“You know, I fell so madly in love with the short story in The New Yorker,” Patricia Clarkson told Hamptons.com about her latest film “Learning to Drive” when we sat down with her during the Hamptons International Film Festival (HIFF). “This was almost 10 years ago I read this great short story by Katha Pollit. I fell in love. I thought it was so delicately funny, and honest, and witty, like really witty and unusual.”
After an eight year struggle, a slightly tweaked adaptation written by Sarah Kernochan has finally made its way to the big screen. The film debuted during the Toronto Film Festival and Clarkson was at HIFF to support the US premiere. “Toronto was madness, but it was also a baptism by fire for us,” noted the actress. “Toronto is so massive and that’s why it’s so beautiful being in the Hamptons because the Hamptons is lovely, and it’s small, but it’s got great people. It’s got real people. Real critics are here. Real cinephiles are here. Real filmgoers are here. But it’s just on such a much quieter, nicer level.”
So after several years and multiple setbacks, what made Clarkson hold on to the hope that the film would someday see the light of day? “I thought the dialogue was just funny and great and that’s rare. So I just didn’t give up.”
During “Learning to Drive,” Clarkson’s character, Wendy Shields, hits a unique bump in the road as she struggles to reclaim her independence in New York City after her husband of twenty years walks out on her. Shields, who never learned to drive, is forever changed during a brief encounter with Darwan (Ben Kingsley), a driving instructor and part-time cab driver on the brink of an arranged marriage.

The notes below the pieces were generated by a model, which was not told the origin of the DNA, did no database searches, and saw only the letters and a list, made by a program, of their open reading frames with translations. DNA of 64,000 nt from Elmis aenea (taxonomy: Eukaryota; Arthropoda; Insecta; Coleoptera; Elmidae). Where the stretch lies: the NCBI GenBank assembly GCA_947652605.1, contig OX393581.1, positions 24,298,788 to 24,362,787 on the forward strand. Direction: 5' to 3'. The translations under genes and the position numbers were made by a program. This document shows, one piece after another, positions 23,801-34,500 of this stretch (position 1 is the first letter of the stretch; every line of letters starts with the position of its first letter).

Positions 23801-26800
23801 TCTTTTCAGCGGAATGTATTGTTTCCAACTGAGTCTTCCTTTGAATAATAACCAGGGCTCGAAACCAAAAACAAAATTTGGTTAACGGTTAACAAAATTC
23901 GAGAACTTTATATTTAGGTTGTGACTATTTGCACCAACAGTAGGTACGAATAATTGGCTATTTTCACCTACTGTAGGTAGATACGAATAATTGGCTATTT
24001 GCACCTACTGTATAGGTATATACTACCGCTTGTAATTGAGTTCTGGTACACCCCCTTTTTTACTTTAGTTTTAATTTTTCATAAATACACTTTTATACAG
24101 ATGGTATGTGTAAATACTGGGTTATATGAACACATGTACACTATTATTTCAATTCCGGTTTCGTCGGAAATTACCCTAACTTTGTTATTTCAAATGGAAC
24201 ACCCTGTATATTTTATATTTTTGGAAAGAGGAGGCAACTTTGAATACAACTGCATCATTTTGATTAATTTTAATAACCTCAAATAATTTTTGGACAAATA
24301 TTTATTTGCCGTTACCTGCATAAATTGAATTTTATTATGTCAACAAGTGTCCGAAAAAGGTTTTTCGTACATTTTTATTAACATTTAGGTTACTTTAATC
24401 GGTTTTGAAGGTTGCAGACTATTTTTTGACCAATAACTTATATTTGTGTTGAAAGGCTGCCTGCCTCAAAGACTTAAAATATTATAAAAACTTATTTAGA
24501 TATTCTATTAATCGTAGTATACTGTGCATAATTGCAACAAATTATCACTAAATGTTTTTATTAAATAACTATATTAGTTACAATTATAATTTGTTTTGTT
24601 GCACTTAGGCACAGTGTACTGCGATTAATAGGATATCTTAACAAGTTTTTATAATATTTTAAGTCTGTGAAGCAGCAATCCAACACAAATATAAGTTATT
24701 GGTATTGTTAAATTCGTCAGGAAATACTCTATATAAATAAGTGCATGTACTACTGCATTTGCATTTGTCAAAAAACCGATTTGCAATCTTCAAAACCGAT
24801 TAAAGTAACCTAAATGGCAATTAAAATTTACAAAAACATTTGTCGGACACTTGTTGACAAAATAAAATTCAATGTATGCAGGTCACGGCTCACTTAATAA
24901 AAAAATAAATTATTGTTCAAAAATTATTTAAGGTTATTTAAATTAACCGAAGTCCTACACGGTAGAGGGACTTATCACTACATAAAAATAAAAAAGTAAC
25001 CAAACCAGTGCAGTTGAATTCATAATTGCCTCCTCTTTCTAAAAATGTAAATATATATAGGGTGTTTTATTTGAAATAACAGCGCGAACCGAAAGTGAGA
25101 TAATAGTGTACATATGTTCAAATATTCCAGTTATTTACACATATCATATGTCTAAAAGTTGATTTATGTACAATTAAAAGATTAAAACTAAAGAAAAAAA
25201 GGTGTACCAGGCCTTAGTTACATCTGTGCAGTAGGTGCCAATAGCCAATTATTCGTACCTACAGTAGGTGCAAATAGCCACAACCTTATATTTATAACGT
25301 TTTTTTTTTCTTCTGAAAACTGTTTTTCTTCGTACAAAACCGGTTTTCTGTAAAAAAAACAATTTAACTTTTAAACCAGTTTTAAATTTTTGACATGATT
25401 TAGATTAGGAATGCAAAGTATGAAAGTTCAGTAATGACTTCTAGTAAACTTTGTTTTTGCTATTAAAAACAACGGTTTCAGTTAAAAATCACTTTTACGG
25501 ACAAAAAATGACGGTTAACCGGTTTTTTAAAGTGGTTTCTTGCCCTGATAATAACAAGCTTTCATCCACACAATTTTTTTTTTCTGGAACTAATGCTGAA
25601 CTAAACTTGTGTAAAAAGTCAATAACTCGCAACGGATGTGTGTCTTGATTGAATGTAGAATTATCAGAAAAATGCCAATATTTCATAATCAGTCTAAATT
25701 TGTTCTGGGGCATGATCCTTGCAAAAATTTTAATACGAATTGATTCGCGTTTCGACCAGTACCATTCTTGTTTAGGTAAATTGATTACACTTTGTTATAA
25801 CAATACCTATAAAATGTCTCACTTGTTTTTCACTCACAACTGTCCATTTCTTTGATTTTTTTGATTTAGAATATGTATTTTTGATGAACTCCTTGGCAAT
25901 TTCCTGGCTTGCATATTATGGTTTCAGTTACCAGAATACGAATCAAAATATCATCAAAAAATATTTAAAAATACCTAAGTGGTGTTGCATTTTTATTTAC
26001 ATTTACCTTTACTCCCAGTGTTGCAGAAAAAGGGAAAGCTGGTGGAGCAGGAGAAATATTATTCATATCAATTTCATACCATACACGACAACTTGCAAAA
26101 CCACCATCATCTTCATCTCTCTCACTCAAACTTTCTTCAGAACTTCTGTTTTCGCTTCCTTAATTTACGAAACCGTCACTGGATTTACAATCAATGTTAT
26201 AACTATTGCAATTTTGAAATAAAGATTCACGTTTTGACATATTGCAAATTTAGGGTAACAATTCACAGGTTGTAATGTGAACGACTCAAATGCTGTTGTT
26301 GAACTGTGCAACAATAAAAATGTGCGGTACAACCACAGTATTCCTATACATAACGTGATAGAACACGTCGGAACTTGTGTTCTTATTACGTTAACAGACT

“It’s not about a women finding herself, which is what I’m tired of seeing,” said Clarkson about the film. “I don’t want to play anymore 50 year old women that find themselves. We all know who we are when we’re 50.”
She was drawn to the unlikely relationship between her character and Darwan. “I just thought it was a beautiful story between these two kind of disparate people. These two people who are quite the ying and the yang, the hot and the cold, and somehow they come together in this beautiful chaste way.”
For Clarkson, Wendy was not only relatable for herself, but she believes for many. “I loved that she was funny as hell and I thought in the end very real, very true. I know women just like her. I am like her in some ways. It’s a wonderful part.”
The actress sought out her “Elegy” costar Sir Ben Kinglsey to take on the role of Darwin. “Once we could smell the finish line, we reached out to Sir Ben and we held our breath that he would say ‘Yes. I see this. I get this. I can do this,'” noted Clarkson. “Yes, we were lucky enough; the angels smiled on us and let Sir Ben be available, let Sir Ben love the part, and want to do it.”
When reflecting back on her career, Clarkson believes the present moment is definitely a highlight. “I think right now, the fact that I got ‘Learning to Drive’ made and I’m coming back to Broadway, it doesn’t get any better.” It was the lengthy journey which made the end result bittersweet for the actress. “Eight years is a long time and a lot of phone calls. But I didn’t give up. I am most proud of Dana Friedman and myself.”
Next up, Clarkson is returning to her Broadway roots as Mrs. Kendal in “The Elephant Man” with Bradley Cooper and Alessandro Nivola. “It’s such a moment in your life to be on stage in New York City. It’s tough, but it’s beautiful and powerful.” She’s thrilled to revisit what she considers her home base, theater. “It’s just a once in a lifetime part for someone to play especially opposite someone as talented as Bradley [Cooper] and Alessandro Nivola.”
Set to open on Friday, November 7th, Clarkson is basking in the glory of her latest role and cast members. “They’re divine, so I’m the luckiest girl in town. I’m not kidding you.”
For more information about the Hamptons International Film Festival, visit hamptonsfilmfest.org.